Orbital Variations of Biogenic CaCO3 and Opal Abundance in the Western and Central Equatorial Pacific Ocean During the Late Quaternary

  • Author(s): Boo-Keun Khim, Hyung Jeek Kim, Young Seuk Cho, Sang Bum Chi, and Chan Min Yoo
  • DOI: 10.3319/TAO.2011.07.05.01(Oc)
  • Keywords: CaCO3, Opal, Glacial-interglacial, Mid-Bruhnes event, Equatorial Pacific, Late Quaternary

Biogenic CaCO3 and opal abundances were measured in two piston cores (PC313 and PC5101) collected, respectively, along the equator in the western and central Pacific Ocean. The age model for core PC313, which extends to about 750 ka, was developed by comparing the oxygen isotope stratigraphy of planktonic foraminifera (N. dutetrei) to the SPECMAP stack. The age model for core PC5101, which extends to about 600 ka, was developed by stratigraphic correlation of CaCO3 contents to those in the well-dated core RC11-210 (Chuey et al. 1987). Both cores distinctly exhibited a series of CaCO3 and opal variations, which are mainly controlled by the orbital eccentricity cycle of about 100-kyr. The orbital-scale cyclic variations of CaCO3 and opal contents appear to be contrasting in both cores such that high CaCO3 and low opal contents occurred during the glacial periods. In contrast, during the interglacial periods, low CaCO3 and high opal contents occurred. Mostly remarkable is the distinct occurrence of a mid-Bruhnes event (MBE) at around 350 ka. The CaCO3 content was higher in core PC5101 than in core PC313 before the MBE, whereas biogenic opal abundance became higher in core PC5101 after the MBE. Such a characteristic discrepancy of biogenic (CaCO3 and opal) production, i.e., a succession of primary producers from coccolithophore to diatom, between cores PC313 and PC5101 may be attributed to the prevailing dominant hydrographic conditions (i.e., the South Equatorial Current), in the path of which both cores are located. The intensity of westward propagation might have been an important factor in contrasting biogenic production centering around the MBE.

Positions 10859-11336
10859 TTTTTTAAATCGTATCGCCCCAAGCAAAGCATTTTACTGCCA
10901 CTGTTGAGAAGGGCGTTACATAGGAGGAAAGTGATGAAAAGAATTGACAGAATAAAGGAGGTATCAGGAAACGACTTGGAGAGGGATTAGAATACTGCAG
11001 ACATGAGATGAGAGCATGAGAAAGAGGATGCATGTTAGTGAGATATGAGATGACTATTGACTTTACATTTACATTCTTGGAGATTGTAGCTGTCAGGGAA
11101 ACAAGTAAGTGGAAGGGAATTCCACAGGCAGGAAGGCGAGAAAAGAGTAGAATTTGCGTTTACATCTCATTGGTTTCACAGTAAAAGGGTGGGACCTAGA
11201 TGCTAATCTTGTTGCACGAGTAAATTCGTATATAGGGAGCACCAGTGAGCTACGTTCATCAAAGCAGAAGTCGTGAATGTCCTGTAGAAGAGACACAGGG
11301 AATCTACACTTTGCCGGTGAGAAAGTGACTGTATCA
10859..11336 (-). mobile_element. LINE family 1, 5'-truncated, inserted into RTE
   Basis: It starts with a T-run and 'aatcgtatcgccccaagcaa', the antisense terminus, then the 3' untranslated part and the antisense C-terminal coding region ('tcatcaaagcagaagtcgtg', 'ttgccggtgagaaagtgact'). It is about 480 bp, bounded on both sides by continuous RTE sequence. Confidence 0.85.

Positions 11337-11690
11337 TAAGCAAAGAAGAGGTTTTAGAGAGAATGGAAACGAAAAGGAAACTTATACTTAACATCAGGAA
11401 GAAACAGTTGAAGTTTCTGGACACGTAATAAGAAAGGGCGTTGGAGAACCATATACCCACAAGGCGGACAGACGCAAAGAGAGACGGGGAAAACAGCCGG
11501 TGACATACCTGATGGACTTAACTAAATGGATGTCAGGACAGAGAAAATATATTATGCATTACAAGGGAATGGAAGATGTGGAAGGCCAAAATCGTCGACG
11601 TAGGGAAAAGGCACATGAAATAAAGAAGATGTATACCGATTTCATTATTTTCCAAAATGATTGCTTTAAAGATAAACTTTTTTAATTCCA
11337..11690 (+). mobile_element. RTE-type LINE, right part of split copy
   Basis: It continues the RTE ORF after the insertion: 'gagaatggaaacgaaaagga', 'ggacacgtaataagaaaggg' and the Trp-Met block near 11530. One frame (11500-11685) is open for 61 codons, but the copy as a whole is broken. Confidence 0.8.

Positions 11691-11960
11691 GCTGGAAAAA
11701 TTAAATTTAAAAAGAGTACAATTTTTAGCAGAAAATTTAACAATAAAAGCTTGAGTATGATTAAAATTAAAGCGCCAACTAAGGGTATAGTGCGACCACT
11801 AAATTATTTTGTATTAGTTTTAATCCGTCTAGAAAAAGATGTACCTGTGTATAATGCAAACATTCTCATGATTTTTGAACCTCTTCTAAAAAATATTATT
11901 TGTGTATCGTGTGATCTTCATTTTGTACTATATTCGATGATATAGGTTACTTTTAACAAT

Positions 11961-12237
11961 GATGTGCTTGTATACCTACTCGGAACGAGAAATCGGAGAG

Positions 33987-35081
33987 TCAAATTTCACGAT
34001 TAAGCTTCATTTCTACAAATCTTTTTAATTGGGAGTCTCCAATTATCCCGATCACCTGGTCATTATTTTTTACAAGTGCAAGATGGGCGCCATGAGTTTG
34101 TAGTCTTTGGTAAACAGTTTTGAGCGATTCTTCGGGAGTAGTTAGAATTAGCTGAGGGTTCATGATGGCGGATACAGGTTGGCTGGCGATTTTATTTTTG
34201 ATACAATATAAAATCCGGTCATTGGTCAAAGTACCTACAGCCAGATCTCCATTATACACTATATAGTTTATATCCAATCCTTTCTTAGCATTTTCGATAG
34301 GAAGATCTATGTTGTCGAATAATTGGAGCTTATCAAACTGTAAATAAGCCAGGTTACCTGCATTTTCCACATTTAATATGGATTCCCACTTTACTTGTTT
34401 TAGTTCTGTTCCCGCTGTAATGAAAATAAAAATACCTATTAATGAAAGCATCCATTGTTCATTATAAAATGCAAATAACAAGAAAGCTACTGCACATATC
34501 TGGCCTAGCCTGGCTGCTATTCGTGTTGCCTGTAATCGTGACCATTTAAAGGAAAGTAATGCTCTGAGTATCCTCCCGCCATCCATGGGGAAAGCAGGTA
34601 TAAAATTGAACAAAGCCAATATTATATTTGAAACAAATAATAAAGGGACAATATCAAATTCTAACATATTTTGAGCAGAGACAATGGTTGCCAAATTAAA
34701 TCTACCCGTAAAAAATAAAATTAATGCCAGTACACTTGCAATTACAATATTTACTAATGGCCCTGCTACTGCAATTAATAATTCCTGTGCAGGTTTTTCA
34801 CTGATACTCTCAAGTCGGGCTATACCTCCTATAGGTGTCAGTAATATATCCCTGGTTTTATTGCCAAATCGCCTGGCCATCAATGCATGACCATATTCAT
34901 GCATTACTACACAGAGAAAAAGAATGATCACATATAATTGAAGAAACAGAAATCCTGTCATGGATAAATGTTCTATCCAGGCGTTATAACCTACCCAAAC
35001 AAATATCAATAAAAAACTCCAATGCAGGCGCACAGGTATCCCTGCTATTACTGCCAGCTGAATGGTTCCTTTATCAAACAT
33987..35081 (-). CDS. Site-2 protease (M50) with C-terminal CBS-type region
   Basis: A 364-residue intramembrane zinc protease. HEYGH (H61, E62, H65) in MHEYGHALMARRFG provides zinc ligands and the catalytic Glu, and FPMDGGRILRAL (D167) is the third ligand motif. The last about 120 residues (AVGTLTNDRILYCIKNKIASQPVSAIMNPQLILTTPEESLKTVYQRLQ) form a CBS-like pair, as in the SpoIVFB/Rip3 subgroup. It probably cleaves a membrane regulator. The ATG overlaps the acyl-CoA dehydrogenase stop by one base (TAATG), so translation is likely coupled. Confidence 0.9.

Read 622 times